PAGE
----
Time for prosperity dividend

My turn

Posted: Monday, March 19, 2001

The federal government should pay a $500 dividend to all citizens from the $125 billion budget surplus expected this year to fight off an imminent recession. According to Dr. Eileen Appelbaum of the Economic Policy Institute, a one-time payment would give a quick lift to the economy by spurring consumer spending. The economic boom of the 1990s has re-established the United States as the leading world economy. It has increased employment and raised the real wages of all workers. It is imperative that this economic boom be maintained.

However, the forecast for growth in 2001, according to The Economist, has fallen from 3.5 percent in October to only 1.6 percent this month. To avoid a serious recession the Federal Reserve has twice lowered interest rates. But reduced interest rates by themselves can do little to prevent a recession since they take so long to affect consumer spending.

The Bush Administration has offered a tax cut plan that the president argues will stimulate the economy. However, William Gale of the Brookings Institution argues that Bush's proposed tax cut will fail as a stimulus because it would take five years before taking effect. The tax cuts will not arrive in time to avert a recession.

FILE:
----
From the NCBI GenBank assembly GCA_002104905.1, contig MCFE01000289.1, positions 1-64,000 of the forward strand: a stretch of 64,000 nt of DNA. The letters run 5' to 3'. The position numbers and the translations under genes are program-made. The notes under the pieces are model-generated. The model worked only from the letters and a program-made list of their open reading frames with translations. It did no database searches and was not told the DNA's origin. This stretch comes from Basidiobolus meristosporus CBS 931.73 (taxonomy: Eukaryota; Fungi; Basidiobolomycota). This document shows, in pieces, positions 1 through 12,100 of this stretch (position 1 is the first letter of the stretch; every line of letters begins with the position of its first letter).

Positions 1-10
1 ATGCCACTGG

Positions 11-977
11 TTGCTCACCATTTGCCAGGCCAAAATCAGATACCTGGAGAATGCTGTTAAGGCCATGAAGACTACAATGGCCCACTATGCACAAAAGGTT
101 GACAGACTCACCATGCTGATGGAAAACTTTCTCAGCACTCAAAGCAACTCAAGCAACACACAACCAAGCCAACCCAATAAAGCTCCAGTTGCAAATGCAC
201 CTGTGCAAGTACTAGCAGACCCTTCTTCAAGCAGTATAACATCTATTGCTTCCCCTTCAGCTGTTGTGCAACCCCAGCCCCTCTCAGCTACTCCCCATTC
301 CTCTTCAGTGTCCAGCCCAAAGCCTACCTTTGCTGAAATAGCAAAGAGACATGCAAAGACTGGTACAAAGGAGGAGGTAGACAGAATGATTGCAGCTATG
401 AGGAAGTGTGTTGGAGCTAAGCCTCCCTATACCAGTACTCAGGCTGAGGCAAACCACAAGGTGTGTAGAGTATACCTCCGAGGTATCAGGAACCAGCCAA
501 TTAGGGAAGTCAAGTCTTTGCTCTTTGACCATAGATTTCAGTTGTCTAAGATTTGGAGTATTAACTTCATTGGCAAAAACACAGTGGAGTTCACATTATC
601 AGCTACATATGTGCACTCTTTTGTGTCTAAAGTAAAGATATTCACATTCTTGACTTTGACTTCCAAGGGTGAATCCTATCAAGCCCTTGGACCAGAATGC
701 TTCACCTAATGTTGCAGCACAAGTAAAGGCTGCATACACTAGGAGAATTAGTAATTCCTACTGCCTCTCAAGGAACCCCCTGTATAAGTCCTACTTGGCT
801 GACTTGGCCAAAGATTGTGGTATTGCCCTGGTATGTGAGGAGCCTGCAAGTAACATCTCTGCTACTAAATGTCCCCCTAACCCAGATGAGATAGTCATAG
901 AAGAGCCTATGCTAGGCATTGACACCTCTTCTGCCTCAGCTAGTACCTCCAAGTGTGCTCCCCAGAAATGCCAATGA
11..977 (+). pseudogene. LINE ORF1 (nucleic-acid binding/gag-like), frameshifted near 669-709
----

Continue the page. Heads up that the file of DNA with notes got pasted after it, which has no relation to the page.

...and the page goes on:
Additionally, the Bush tax cuts leave many people behind. According to researchers at the Center on Budget and Policy Priorities, the 50 million families with incomes below $26,000 would see their after-tax incomes rise only trivially.

Many hard-working families pay more in payroll taxes than they do in income taxes. President Bush proposes cutting only income taxes. As a result, many families will see little change in the total amount of federal taxes they pay - even after the Bush tax plan is fully phased in.

For many southwest Alaska families, the collapse of the commercial salmon fishing industry has meant a total loss of seasonal income. A prosperity dividend would mean the most to families with young children.

A married couple with four children would receive $3,000. These payments would raise the incomes of families with low incomes more than they would raise the income of families with higher incomes. A prosperity dividend of $500 tax-free from the surplus will get money into the hands of consumers faster than a tax cut; will increase spending more than a tax cut because the money will go equally to all permanent residents, rather than mostly to high-income taxpayers; and will provide the temporary stimulus the economy needs to maintain full-employment prosperity.

As the Alaska experience has shown, distributing a dividend check from the government to the people from the budget surplus is administratively feasible. A federal dividend could easily be modeled on Alaska's Permanent Fund Dividend.

George Owletuck of Marshall has been the chairman of the Lower Yukon Development Council for the past six years.

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